Congress Not Pleased With Amazon Facial Recognition Answers
For fans of facial recognition, and other tech that utilizes biometrics, the recent letter sent by some House reps to Amazon will certainly be of interest.
Apparently, Congress wasn't too pleased about how badly Amazon got put on blast by the ACLU. And they are asking Amazon to answers some more questions about their "Rekognition" software (yes with a "k") that, in a test conducted by the ACLU, misidentified Congress members as criminals when their photos were input into the database. While there might be some comedy in that example, the potential real-life impacts of biometric misidentifications are, and can be, devastating.
The letter from Congress specifically explains, at the outset, that these representatives believe facial recognition isn't ready to be used by law enforcement. They write:
"Facial recognition may one day serve as a useful tool for law enforcement officials ... However, at this time, we have serious concerns ..."
Those concerns include accuracy, whether there is a disproportionate burden on communities of color, and how the tech may stifle Americans wishing to exercise their First Amendment rights.
The letter concludes by asking a series of long questions that cover the above issues, both in general and specifically. Additionally, the inquires seek information about Amazon's data retention policies, as well as their policies relating to abuses of their facial recognition technology.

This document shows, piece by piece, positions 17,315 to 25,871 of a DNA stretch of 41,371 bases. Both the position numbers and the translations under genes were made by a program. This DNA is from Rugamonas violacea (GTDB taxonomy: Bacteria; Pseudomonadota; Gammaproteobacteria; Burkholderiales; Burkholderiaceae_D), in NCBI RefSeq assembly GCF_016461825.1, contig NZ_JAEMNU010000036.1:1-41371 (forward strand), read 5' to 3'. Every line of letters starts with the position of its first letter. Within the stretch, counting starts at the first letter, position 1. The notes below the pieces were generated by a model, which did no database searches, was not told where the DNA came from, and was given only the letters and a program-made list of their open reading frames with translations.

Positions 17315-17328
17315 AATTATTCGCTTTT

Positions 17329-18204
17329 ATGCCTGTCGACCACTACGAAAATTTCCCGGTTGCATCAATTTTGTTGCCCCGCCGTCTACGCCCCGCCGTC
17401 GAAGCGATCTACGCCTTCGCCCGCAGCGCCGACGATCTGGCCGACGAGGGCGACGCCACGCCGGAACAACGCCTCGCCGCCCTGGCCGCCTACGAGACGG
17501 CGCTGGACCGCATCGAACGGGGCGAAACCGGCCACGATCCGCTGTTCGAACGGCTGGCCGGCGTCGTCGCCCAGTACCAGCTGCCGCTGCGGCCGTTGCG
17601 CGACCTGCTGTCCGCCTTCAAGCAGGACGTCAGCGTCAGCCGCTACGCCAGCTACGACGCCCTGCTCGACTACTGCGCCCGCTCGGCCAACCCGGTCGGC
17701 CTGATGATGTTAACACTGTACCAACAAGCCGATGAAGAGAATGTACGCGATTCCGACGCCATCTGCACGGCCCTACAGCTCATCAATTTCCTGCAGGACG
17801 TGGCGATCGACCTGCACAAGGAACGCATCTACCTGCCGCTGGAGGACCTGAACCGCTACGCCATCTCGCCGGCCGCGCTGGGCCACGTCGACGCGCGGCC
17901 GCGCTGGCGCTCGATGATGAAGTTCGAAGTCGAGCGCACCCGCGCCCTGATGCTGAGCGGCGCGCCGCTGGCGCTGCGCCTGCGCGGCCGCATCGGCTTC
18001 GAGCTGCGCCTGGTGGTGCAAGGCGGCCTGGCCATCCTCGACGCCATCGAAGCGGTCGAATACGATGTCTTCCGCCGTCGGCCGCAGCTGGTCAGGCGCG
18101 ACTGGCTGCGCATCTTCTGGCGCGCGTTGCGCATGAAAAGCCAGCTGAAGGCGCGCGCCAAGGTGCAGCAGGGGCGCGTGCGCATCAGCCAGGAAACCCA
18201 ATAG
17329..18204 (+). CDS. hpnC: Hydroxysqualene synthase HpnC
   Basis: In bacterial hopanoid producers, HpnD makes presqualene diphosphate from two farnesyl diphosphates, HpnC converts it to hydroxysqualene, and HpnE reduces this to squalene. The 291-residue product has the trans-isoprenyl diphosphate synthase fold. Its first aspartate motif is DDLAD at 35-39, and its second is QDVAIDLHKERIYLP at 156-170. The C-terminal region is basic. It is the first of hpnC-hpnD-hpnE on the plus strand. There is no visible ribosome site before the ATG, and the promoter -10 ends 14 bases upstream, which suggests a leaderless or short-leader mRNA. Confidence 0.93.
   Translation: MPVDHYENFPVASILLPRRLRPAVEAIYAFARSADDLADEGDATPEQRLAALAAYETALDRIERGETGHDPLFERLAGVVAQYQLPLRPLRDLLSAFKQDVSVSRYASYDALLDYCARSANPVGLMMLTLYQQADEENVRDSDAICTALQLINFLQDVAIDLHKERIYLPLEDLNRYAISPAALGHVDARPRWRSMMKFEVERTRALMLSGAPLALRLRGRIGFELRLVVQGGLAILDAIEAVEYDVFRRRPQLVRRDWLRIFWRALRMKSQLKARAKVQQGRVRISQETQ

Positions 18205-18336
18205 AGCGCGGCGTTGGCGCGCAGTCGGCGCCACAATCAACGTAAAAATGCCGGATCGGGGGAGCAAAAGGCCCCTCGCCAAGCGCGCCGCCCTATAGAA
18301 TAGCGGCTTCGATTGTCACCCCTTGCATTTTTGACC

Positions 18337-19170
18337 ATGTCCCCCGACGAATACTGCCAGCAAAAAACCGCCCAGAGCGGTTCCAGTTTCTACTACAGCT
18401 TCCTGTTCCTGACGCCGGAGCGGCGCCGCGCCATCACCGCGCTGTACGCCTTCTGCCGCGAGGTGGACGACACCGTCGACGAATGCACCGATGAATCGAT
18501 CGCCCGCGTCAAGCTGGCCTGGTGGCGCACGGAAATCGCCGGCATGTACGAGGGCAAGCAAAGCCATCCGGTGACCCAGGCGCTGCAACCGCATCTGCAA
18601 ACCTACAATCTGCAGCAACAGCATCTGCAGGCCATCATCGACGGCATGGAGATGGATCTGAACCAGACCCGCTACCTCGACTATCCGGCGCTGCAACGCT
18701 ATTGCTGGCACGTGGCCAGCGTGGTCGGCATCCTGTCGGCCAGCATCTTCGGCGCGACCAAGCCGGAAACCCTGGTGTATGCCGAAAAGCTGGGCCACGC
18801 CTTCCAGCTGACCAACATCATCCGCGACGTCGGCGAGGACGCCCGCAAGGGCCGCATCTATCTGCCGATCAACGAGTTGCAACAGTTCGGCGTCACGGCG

Significantly, one question specifically asks if the technology has been connected to any real time surveillance cameras operated by law enforcement, such as body-cameras or other public-facing cameras (like what you see in the movies and on TV in both modern fictional cop shows and science fiction).
The letter provides a response deadline of December 13, and at this time, it is unclear (and likely unlikely) they'll get the answers they seek.
- Floyd 'Crypto' Mayweather Fined by SEC (FindLaw's Technologist)
- Google CEO Will Testify at House Hearing (FindLaw's Technologist)
- SIM Card Swap: The $1 Million Cell Phone Theft (FindLaw's Technologist)
You Don’t Have To Solve This on Your Own – Get a Lawyer’s Help
Meeting with a lawyer can help you understand your options and how to best protect your rights. Visit our attorney directory to find a lawyer near you who can help.